Perhaps one of the hottest topics in influencer marketing is rates. Why? Because as most people will tell you, influencer marketing behaves a lot like the wild west, with nearly no standards and limited transparency on how to price your work. While we don’t recommend pricing calculators as there are so many factors that go into pricing creative work, we know this is a hot topic amongst creators. To help you in finding the right rate, we are compiling our best tips on pricing from our past AMA’s!
P.S. Want to help make pricing more transparent? Share your campaigns & stats for our future pricing database.
In our past AMA with Blair Enns, he suggests creators ask: What is the project worth to the client? Pepsico paid design firm Arnell $1 million to redesign the logo. Nike paid $200 originally for the Nike Swoosh. Logos and branding changes can have a profound impact on a company's revenues and brand recognition. Be sure to consider what value the company is receiving from your creative work when pricing your content.
When we heard from Aleks from Magic Links, she suggested creators ought to leverage their affiliate links data to demonstrate to brands that their audience is interested in the brand. Including these metrics shows the authentic influence you have with your community and further shows that you are a natural fit for the brand. Not to mention, being able to demonstrate the financial contribution you bring can help you effectively follow the suggestions from Blair in pricing based on value rather than just for your time.
If the Covid pandemic has taught us anything, it is that content is extremely valuable to brands! In our past AMA with Steph from advised by Steph, she recommends accounting for the following when setting your rate:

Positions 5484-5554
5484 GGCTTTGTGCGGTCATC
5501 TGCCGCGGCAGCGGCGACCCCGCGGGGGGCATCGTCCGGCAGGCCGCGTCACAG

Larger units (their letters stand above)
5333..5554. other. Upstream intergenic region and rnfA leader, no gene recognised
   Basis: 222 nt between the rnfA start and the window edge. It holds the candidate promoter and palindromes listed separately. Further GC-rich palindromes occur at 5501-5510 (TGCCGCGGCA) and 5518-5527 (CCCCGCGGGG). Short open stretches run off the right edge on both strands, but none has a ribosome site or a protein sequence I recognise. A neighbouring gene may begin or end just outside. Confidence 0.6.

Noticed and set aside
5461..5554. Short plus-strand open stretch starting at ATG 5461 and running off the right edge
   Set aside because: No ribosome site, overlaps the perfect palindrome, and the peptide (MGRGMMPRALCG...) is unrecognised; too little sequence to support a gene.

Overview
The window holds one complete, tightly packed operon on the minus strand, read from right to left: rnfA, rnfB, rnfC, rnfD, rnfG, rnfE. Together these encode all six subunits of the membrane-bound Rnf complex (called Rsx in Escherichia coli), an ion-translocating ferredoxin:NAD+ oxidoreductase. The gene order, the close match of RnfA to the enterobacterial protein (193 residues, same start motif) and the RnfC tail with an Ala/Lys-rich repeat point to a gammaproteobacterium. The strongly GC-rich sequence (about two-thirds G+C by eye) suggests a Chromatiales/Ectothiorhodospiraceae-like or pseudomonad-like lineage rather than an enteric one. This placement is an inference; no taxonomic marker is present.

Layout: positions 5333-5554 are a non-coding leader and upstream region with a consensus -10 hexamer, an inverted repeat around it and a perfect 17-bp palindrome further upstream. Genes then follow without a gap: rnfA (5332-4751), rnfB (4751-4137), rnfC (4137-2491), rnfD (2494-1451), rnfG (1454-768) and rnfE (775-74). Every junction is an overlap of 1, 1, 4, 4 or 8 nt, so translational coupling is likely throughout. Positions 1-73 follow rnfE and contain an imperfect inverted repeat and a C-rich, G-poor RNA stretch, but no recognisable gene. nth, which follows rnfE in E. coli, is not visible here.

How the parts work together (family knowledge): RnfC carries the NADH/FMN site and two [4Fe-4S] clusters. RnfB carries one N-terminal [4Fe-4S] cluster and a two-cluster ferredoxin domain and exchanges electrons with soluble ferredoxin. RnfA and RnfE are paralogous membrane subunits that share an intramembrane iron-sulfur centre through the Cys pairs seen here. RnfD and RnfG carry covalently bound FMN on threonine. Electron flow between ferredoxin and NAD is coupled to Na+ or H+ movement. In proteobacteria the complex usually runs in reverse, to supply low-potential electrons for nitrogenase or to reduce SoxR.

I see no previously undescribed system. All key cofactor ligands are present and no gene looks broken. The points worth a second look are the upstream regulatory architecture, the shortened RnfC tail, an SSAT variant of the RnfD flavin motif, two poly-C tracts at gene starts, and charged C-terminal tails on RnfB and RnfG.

According to Enns, your client will inevitably want to compare your prices, so give them something to compare them to with options in your proposal. Three options is generally considered the best as your client will, on average, pick the middle option to avoid overpaying or underbuying. This works both for creative campaigns in general, as well as social media campaigns where you can offer different bundles of deliverables in each pricing tier.
Taking into account the above pieces, Steph advises that you know the lowest rate you would feel comfortable completing a campaign for that still ensures you are fairly compensated. Consider this a non-negotiable and keep it in mind when negotiating with potential brands partners. If a brand can’t meet that rate, know that it is time to walk away!
Aleks notes that lots of brands are increasingly interested in working with smaller creators. So if you are working on growing your account, don’t fret! However, you are more likely to work with these brands on a gifted basis or for low-level flat rate campaigns (say $200). This is where being able to demonstrate your efficacy with affiliate links and data can really come in handy.
Steph suggests the following ratios once you have determined your base rate for a single image Instagram post.
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